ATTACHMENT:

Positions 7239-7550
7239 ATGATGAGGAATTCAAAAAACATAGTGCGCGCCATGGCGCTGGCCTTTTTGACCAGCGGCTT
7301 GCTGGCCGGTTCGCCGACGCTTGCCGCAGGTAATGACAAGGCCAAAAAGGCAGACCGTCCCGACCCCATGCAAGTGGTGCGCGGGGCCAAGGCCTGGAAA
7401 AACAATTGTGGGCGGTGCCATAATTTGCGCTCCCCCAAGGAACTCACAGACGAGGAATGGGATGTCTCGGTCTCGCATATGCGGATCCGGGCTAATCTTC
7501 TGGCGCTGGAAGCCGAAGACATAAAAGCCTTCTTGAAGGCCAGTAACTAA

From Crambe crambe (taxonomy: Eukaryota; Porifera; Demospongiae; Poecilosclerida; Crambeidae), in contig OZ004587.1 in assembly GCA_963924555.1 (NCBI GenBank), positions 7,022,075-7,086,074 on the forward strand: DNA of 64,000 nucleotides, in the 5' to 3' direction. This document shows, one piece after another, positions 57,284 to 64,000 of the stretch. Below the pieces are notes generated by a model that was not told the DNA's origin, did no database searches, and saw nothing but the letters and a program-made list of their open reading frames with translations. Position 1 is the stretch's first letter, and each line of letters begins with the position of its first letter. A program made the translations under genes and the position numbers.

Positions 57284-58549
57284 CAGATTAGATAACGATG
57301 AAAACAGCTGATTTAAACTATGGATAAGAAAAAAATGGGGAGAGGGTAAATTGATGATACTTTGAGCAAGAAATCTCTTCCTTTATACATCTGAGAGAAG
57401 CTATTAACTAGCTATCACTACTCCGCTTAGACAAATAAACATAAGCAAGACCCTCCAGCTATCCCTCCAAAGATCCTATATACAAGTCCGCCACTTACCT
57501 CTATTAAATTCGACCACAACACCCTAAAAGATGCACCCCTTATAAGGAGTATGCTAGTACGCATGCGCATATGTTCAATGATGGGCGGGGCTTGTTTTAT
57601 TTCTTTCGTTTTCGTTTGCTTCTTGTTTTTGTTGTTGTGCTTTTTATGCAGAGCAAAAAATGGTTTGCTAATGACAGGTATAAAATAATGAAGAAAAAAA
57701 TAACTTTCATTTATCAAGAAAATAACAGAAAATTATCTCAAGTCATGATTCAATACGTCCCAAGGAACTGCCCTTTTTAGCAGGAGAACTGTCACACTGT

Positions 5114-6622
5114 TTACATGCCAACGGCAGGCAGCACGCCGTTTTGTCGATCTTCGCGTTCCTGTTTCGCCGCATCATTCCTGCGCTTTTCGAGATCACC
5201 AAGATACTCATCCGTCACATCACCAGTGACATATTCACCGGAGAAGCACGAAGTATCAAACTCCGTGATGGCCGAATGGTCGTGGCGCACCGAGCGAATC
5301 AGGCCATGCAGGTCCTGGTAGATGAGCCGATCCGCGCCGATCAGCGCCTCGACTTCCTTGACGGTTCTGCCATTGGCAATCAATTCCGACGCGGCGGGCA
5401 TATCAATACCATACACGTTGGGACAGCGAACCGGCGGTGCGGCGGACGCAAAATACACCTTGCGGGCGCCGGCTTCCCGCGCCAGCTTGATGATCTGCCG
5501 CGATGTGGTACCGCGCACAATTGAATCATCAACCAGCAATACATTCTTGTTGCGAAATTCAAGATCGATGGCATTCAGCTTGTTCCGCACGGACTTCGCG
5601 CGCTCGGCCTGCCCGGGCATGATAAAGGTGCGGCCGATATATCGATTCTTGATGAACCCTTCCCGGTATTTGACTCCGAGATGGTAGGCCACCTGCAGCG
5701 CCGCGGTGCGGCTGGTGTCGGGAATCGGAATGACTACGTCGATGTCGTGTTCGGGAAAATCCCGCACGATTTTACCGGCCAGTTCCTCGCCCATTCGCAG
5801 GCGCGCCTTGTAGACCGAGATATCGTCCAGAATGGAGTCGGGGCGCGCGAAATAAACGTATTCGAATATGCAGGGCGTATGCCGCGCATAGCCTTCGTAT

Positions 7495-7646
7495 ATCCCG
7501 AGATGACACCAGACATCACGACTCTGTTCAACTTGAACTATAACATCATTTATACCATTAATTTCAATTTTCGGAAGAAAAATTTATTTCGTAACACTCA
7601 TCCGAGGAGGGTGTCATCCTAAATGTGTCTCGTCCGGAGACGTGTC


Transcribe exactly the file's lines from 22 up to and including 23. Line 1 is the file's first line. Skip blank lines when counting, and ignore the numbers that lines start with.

5801 GCGCGCCTTGTAGACCGAGATATCGTCCAGAATGGAGTCGGGGCGCGCGAAATAAACGTATTCGAATATGCAGGGCGTATGCCGCGCATAGCCTTCGTAT

Positions 7495-7646